• 4 On 6's
  • 4 On 6's
  • 4 On 6's
  • 4 On 6's
  • 4 On 6's

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4 on 6's

4 On 6's

Read the innermost thoughts of four of the land's most closely followed guitarists — Stephen Fellows (Comsat Angels), Dave Gregory (XTC), Kelly Johnson (Girlschool) and Andy Taylor (Duran Duran).


Reports of the death of the electric guitar are exaggerated. Not so long ago it seemed that anyone capable of fingering a vaguely triad-based chord on a keyboard was busily throwing the old axe on to the fire, only briefly interrupting their keyboard cavorting to stand back as the pickups exploded.

And yet the guitar refuses to go away. Good thing too — you'd hardly expect The Basis For Rock Music As We Know It simply to curl up and stick its legs in the air, now would you?

Arguable point one: The guitar is still easier for the novice to pick up and get an instantly agreeable noise from, Casio notwithstanding.

Arguable point two: The guitar is more capable of providing abrasive rhythm textures than keyboards.

Arguable point three: If you buy a guitar, it's highly unlikely that it will be superseded, technologically, by next year, let alone next month.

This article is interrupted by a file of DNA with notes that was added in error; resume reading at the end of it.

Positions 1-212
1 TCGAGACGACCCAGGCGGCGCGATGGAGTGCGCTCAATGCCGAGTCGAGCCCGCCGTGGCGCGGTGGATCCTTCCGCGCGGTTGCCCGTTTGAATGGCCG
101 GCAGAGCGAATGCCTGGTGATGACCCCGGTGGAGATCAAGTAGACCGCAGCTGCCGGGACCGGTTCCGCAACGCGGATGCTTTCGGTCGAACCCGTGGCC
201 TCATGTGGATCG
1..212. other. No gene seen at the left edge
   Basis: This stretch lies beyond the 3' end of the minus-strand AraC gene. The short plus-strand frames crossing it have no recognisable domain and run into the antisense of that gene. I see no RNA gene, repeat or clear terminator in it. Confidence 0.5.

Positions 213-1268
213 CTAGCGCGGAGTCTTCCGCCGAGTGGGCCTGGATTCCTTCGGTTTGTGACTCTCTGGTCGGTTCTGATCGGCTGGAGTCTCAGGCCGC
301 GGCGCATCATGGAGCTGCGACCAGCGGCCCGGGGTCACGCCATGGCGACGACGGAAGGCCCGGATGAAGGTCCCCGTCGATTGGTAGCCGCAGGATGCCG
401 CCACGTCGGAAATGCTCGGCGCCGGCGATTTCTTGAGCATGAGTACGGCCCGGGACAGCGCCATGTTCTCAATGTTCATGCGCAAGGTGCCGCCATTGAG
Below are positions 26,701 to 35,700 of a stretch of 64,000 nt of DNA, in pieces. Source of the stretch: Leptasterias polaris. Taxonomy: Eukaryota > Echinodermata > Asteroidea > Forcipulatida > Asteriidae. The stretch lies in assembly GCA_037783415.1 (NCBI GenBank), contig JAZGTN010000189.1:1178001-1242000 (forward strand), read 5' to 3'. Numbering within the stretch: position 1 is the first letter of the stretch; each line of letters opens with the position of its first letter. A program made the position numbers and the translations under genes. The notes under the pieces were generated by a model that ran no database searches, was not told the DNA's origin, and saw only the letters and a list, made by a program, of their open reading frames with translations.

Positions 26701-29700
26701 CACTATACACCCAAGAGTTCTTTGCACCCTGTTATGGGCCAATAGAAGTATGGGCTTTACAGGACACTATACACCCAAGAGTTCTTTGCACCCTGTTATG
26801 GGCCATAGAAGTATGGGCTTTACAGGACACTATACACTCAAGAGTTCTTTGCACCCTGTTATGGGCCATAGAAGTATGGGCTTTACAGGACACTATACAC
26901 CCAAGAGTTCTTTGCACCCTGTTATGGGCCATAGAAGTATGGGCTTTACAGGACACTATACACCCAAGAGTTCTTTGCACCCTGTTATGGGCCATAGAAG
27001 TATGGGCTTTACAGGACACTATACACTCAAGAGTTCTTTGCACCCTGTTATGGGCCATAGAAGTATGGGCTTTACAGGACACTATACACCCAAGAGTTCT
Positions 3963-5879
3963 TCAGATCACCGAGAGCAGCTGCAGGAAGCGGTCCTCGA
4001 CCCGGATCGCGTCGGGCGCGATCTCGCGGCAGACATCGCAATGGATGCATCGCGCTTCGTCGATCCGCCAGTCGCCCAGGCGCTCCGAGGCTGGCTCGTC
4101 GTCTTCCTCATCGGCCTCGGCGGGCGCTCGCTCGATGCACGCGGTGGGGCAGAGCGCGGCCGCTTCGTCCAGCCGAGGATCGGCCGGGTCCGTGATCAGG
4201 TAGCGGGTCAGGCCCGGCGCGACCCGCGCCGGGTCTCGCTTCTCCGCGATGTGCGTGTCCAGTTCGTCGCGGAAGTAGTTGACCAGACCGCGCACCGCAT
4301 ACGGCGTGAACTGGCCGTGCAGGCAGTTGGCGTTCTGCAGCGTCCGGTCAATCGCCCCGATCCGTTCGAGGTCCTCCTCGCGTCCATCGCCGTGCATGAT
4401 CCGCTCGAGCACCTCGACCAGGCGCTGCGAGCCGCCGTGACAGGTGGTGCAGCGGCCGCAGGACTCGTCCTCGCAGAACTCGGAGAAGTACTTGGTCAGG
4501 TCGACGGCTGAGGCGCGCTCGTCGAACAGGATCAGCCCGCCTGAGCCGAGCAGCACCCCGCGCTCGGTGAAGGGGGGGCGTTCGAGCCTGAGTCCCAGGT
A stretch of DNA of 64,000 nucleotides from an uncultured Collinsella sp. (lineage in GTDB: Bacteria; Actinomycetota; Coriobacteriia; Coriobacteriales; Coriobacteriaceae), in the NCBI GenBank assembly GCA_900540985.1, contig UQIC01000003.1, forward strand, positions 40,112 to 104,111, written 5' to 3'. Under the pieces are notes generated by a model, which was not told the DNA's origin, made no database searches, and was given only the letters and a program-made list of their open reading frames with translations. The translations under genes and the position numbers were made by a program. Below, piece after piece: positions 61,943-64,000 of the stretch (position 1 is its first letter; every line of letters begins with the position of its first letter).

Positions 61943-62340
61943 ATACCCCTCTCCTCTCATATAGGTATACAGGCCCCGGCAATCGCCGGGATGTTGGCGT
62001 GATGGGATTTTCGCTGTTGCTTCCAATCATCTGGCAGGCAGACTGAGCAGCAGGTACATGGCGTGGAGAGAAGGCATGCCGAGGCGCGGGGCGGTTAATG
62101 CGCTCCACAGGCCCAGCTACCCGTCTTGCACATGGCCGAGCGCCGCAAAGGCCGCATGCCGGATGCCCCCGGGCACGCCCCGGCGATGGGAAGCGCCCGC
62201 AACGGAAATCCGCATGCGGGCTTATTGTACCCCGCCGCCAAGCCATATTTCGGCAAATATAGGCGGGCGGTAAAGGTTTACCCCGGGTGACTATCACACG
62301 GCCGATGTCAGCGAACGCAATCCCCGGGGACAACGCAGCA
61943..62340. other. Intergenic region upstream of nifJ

Just to see what the chaps and chapettes in the field think about the tools of their trade, we rounded up four guitarists from the wonderful world of pop music and put a batch of identical questions to each of them concerning life in and around six vibrating strings.

You'll find the guitarists have been asked the same questions in the same order, so it's easy to see where the opinions differ by deftly flicking the page at the relevant point.

First question concerned their guitar or guitars currently used, and the reasons for choosing these particular instruments.

Secondly, we asked our panel whether they'd thought of using guitar synth at all.

Then we wanted to know if there was anything they thought guitar manufacturers should be doing that they're not.

Fourthly, had they ever fancied having a guitar custom-built?

Next we got a run-down of their amplification set-ups, both for stage and studio work.

"Then the gang give their innermost feelings on the vexed question of effects boxes: to plug in or not to plug in.

In the seventh paragraph you'll find their responses to our request for their favourite studios and engineers.

The penultimate paragraph sees the guitarists searching their memories for their favourite tracks they've recorded, both for guitar sound and/or overall feel.

And finally we asked the hard-pressed strummers to name their favourite guitarists.

An interesting series of answers ensued, as you can see by reading on. And proof, if proof were needed, that the electric guitar is alive and well somewhere between the computer terminal stage left and the Simmons kit stage right.



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Feature by Tony Bacon

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